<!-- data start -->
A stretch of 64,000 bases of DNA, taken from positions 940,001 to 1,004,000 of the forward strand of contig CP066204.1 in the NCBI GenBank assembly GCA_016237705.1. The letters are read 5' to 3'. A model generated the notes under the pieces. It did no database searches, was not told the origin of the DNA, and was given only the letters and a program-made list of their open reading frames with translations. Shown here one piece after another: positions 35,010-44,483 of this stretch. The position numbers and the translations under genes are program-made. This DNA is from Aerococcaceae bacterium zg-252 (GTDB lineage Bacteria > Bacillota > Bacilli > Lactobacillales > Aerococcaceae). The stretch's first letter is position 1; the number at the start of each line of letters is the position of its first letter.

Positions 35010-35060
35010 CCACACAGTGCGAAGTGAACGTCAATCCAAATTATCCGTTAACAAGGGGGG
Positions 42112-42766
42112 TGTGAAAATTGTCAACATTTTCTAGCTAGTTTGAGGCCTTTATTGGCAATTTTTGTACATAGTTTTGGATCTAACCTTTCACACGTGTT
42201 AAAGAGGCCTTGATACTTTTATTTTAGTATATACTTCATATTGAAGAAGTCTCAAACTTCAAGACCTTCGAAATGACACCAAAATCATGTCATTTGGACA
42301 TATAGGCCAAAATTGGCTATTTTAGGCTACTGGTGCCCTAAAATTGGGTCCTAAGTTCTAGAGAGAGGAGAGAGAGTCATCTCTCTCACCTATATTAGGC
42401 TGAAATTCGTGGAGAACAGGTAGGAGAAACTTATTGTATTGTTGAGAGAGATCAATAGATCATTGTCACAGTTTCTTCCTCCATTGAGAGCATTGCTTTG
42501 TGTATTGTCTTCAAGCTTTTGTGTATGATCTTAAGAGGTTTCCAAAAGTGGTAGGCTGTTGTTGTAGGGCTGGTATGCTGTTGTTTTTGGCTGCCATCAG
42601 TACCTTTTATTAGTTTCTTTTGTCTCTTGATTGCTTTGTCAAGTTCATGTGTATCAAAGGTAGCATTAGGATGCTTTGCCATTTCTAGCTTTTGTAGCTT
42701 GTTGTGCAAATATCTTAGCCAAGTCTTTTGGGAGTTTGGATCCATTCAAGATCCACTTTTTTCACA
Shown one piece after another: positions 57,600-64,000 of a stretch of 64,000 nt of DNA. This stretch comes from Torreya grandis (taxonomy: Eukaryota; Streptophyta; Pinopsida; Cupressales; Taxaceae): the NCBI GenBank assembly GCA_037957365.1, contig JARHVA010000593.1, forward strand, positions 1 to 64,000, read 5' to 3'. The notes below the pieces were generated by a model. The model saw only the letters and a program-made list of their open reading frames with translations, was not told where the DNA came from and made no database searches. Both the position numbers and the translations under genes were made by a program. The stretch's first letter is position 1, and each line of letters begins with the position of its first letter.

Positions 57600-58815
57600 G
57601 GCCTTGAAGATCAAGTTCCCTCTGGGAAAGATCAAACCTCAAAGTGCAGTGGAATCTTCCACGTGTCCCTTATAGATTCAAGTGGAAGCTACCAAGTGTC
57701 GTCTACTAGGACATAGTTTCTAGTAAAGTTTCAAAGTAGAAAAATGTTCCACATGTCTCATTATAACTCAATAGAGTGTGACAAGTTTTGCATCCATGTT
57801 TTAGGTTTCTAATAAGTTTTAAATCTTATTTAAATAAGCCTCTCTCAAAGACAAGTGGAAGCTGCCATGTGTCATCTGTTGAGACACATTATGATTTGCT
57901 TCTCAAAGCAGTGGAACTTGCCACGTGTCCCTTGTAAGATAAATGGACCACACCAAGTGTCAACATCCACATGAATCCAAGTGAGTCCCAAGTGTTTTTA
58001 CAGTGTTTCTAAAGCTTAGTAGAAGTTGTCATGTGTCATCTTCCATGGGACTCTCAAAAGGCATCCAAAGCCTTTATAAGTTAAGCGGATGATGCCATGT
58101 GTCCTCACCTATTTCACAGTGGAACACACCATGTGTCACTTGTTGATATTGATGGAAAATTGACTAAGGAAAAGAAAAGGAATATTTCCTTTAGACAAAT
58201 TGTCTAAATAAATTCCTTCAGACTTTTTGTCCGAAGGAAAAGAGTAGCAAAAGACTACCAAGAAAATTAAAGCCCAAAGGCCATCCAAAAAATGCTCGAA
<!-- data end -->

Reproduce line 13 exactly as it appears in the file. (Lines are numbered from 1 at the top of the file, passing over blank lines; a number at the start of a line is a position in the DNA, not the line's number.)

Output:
Positions 57600-58815